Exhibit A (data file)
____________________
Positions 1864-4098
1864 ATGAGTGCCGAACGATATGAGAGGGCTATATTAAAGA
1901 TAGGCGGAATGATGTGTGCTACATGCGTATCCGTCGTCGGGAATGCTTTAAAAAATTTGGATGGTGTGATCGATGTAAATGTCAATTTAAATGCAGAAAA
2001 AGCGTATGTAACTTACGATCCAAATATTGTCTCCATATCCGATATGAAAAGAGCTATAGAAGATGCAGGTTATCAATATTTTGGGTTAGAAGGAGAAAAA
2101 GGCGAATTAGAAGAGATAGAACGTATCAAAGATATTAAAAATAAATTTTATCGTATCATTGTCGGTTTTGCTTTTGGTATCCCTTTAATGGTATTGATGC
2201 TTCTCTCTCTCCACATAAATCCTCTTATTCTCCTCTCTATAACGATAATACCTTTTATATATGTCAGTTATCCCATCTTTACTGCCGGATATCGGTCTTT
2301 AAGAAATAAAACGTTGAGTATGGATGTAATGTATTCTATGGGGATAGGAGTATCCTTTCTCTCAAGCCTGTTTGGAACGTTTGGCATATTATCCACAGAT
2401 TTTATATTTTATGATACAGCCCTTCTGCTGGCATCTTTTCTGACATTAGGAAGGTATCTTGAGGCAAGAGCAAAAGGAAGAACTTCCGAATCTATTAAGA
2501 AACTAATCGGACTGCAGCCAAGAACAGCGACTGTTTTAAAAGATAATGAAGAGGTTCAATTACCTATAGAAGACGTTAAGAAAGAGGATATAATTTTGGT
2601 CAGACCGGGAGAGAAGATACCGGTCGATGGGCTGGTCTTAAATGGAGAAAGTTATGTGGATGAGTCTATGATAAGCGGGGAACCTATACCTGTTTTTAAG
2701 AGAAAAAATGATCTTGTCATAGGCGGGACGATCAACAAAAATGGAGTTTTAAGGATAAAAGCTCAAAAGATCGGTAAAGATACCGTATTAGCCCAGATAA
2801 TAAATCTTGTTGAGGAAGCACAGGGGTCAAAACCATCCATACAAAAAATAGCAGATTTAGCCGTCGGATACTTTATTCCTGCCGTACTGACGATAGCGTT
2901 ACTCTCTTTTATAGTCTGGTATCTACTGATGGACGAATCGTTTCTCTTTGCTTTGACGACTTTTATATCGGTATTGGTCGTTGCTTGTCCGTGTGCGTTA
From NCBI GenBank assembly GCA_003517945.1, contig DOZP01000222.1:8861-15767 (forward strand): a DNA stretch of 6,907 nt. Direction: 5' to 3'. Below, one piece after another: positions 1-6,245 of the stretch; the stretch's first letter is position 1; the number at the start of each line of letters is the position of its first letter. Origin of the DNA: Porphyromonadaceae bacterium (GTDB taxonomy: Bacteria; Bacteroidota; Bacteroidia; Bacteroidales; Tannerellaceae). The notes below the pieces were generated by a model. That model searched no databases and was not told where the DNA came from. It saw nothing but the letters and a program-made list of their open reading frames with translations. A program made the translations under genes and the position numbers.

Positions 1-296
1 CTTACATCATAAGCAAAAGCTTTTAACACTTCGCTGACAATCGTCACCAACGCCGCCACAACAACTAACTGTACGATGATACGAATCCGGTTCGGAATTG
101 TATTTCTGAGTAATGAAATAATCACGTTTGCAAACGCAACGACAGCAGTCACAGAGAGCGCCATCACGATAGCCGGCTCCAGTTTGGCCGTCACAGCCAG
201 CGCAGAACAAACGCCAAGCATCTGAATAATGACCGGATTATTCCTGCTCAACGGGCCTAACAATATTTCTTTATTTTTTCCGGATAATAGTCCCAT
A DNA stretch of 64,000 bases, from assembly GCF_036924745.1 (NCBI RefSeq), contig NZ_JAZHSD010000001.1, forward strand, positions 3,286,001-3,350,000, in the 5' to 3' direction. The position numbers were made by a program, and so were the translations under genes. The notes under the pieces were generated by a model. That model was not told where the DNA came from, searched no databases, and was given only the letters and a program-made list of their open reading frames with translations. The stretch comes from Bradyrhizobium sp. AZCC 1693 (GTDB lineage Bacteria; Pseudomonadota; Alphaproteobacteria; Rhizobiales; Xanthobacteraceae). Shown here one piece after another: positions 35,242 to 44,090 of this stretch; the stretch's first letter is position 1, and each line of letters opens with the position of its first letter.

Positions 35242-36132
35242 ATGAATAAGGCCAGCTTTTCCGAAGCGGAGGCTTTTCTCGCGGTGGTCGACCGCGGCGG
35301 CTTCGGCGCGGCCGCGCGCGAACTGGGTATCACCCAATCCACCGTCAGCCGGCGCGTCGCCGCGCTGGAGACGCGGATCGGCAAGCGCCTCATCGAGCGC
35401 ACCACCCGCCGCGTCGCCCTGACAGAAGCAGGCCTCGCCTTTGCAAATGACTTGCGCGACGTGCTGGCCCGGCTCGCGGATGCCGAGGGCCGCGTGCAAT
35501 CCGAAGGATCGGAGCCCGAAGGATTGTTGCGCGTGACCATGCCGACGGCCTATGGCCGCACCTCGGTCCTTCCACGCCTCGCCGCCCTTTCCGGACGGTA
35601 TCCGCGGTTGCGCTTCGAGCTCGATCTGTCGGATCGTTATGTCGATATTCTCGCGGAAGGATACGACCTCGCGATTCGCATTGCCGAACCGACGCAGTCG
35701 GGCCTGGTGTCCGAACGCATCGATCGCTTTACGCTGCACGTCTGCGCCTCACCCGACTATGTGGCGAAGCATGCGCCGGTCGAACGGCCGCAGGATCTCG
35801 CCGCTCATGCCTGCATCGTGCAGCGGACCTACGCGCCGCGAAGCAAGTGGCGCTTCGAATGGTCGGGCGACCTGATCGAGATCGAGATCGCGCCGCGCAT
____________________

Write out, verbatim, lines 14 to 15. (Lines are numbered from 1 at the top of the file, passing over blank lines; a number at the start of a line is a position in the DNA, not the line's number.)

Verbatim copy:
From NCBI GenBank assembly GCA_003517945.1, contig DOZP01000222.1:8861-15767 (forward strand): a DNA stretch of 6,907 nt. Direction: 5' to 3'. Below, one piece after another: positions 1-6,245 of the stretch; the stretch's first letter is position 1; the number at the start of each line of letters is the position of its first letter. Origin of the DNA: Porphyromonadaceae bacterium (GTDB taxonomy: Bacteria; Bacteroidota; Bacteroidia; Bacteroidales; Tannerellaceae). The notes below the pieces were generated by a model. That model searched no databases and was not told where the DNA came from. It saw nothing but the letters and a program-made list of their open reading frames with translations. A program made the translations under genes and the position numbers.

Positions 1-296